User Tools

Site Tools



The Android projects are a bit more complicated than some other platforms. Most of the complication comes from the fact that the Android applications are a mixture of native C++ and interpreted Java code. This is true for any Android project (not just Proton) that uses native code. On top of this Proton also adds its own quirks.

Over the years we've updated how Android compiling works because Android itself keeps changing.

V1 style: Lost to the sands of time (outdated) V2 style: Used Ant and preprocessor directives, tricky but worked (outdated) V3 style: Using Android Studio/Gradle, a very normal looking project, nothing weird about it really.

V2 style (outdated!)

At some point in history it came apparent that on Android some Java classes (provided by Proton) need to be in specific packages. And these packages change from project to another. Hence it was necessary to introduce a way to get (almost) the same source files to different directories (and thus to different packages) in different projects. The source files also needed small modifications in the code, for example the package name needs to be specified in the source.

The solution invented for this was to use a preprocessor tool and a set of scripts that modify the sources and put them to correct directories. The preprocessor used is called JavaPP and it is included in the Proton source (${PROTON_DIR}/shared/android/util/javapp.jar).

Basically what happens is that the scripts take a bunch of (both C++ and Java) source files from ${PROTON_DIR}/shared/android/ and run them through the preprocessor inserting correct package names and other strings in to them. The resulting files are also organized into a correct directory structure.

The preprocessor is similar to the C preprocessor but not quite the same. See the README in the ${PROTON_DIR}/shared/android/util directory for details.

A set of directories are used in the process, all prefixed with the string temp_:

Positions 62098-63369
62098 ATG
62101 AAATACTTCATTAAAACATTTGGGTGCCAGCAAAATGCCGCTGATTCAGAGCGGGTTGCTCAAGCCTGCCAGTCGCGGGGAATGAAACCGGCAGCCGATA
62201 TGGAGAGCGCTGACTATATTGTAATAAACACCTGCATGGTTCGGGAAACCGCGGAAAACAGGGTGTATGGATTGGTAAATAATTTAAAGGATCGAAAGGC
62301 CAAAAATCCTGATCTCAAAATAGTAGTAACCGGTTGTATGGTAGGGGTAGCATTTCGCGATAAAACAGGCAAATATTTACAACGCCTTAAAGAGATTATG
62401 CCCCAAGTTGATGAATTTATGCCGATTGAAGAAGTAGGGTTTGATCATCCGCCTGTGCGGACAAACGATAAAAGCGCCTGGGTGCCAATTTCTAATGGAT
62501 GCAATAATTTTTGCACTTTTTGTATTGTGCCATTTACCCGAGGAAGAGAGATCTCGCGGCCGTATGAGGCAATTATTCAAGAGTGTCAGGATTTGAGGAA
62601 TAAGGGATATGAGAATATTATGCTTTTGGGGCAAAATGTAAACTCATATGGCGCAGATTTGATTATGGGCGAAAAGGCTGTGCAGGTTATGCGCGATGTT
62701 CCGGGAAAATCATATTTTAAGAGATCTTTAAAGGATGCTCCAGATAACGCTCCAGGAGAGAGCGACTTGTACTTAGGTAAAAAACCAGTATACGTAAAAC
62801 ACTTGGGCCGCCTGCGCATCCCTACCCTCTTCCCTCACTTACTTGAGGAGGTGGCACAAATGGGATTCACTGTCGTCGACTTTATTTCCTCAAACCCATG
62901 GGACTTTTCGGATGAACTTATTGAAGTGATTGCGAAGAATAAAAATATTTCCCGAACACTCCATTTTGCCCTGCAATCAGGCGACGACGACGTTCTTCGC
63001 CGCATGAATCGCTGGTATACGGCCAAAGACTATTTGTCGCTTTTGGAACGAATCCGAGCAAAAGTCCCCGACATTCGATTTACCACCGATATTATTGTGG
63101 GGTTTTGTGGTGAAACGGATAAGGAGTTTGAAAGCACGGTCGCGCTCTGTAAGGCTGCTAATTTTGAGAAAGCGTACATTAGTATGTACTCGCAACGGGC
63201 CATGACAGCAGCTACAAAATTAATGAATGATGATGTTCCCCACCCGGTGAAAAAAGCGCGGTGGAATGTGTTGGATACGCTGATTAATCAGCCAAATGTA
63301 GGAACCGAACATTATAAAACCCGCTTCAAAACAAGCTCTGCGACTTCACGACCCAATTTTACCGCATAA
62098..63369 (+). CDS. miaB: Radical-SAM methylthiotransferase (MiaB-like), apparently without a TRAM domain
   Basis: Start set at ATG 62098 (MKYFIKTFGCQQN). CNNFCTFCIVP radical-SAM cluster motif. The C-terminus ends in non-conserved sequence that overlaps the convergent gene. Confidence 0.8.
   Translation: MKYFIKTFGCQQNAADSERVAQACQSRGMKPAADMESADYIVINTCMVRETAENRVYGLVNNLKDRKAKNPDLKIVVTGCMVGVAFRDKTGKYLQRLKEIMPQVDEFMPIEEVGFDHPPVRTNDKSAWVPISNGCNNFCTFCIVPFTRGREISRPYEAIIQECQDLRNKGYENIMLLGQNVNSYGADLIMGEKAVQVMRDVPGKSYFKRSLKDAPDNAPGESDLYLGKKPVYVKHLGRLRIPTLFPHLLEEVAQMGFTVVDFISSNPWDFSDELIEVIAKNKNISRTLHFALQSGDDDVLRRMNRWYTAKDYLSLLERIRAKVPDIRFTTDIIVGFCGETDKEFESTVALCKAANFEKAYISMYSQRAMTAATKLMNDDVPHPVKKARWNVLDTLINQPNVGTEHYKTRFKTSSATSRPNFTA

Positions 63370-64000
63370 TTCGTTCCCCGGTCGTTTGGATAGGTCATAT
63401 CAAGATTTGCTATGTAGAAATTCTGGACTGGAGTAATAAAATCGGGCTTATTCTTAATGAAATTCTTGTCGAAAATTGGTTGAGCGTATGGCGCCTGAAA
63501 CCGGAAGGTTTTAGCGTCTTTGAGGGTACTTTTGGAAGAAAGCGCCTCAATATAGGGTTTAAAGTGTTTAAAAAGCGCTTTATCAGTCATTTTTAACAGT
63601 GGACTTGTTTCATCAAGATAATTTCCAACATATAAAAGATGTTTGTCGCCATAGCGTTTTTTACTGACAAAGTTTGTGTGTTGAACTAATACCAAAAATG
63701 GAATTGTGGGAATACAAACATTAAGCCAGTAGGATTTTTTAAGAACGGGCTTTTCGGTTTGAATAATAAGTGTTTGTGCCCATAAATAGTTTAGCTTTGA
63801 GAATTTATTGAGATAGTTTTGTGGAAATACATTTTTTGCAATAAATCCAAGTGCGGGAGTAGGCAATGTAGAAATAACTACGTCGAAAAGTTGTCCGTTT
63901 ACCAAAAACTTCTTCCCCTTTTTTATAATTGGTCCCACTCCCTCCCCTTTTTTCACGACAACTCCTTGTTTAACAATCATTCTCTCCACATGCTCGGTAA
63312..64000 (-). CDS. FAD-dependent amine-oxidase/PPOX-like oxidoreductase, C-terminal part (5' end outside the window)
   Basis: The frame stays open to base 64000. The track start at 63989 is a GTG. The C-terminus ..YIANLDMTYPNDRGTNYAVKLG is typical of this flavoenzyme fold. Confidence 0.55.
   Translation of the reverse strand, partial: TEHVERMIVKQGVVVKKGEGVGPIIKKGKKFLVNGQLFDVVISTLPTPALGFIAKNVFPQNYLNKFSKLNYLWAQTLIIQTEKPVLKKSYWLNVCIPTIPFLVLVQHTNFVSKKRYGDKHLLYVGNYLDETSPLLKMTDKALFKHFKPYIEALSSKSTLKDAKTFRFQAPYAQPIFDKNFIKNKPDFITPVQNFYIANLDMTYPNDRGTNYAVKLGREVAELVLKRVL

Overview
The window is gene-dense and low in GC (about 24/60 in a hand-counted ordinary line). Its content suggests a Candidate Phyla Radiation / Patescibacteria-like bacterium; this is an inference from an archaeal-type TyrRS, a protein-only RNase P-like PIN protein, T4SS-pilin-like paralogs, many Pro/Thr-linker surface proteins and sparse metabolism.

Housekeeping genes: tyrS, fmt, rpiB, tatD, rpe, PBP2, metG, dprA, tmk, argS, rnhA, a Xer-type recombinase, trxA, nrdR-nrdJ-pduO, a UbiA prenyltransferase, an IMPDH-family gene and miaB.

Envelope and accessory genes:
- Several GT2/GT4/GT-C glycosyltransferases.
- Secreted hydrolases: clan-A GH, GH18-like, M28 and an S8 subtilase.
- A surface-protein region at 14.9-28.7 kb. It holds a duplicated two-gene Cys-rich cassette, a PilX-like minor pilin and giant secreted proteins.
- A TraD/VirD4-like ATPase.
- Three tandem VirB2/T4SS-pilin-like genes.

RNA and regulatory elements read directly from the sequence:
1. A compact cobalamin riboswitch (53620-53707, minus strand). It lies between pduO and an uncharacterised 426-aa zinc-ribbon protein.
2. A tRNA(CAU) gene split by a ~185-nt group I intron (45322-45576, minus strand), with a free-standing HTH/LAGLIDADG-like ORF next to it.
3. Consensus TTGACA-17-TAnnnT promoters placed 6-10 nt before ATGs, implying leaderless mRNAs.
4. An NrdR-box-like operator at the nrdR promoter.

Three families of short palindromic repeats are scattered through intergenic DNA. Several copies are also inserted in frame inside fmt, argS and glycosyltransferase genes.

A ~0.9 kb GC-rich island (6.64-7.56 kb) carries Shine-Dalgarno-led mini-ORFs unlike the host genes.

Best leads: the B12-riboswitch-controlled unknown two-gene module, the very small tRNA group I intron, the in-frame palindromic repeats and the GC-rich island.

• temp_src contains all the Java source files in a correct directory structure but before the preprocessing
  • temp_final_src contains all the Java source files after the preprocessing
  • temp_final_cpp_src contains C++ source files after preprocessing

When the Android project is built C++ files from temp_final_cpp_src and Java files from temp_final_src are compiled in to the project. Specifically Java files from the src directory are not compiled since they have not gone through the preprocessing step yet.

The build scripts also include some optional Java code (like Google's billing stuff, Tapjoy or Hooked) into the project as needed. What gets copied needs to be set per project.

V3 style

After a few more years, Seth created an Android Studio/Gradle based build. The preprocessor is no longer used and the build system is simplified quite a bit, you just change the package id in a single place (AndroidGradle/ and edit a CMakeLists.txt file to set which C/C++ files compile. Android Studio can load the project and run/debug on devices or emulated devices very easily.

Android Studio handles installing Gradle/NDK/etc by itself, much simpler than before.

Note: I've ripped out built in support (on the Java side) for In App Billing, Chartbooost/Tapjoy/Etc as I assume they don't work anymore anyway as I haven't used them for years.

It is possible to use third party libraries the “gradle way” or directly by linking files, I do this in Dink Smallwood HD android for FMOD support.

IMPORTANT NOTE: The package ID set in App.cpp MUST match the one set in Those are the only two places you need to worry about it. The RTAndroidApp name you see everywhere stays that way and shouldn't be changed. (it's used for internal bindings but won't affect the real build's package id etc)


The building process is somewhat different depending on what operating system you are using. Check instructions for Windows or Linux

Or the old outdated way: Windows or Linux.

proton/android_projects.txt · Last modified: 2022/08/01 07:41 by seth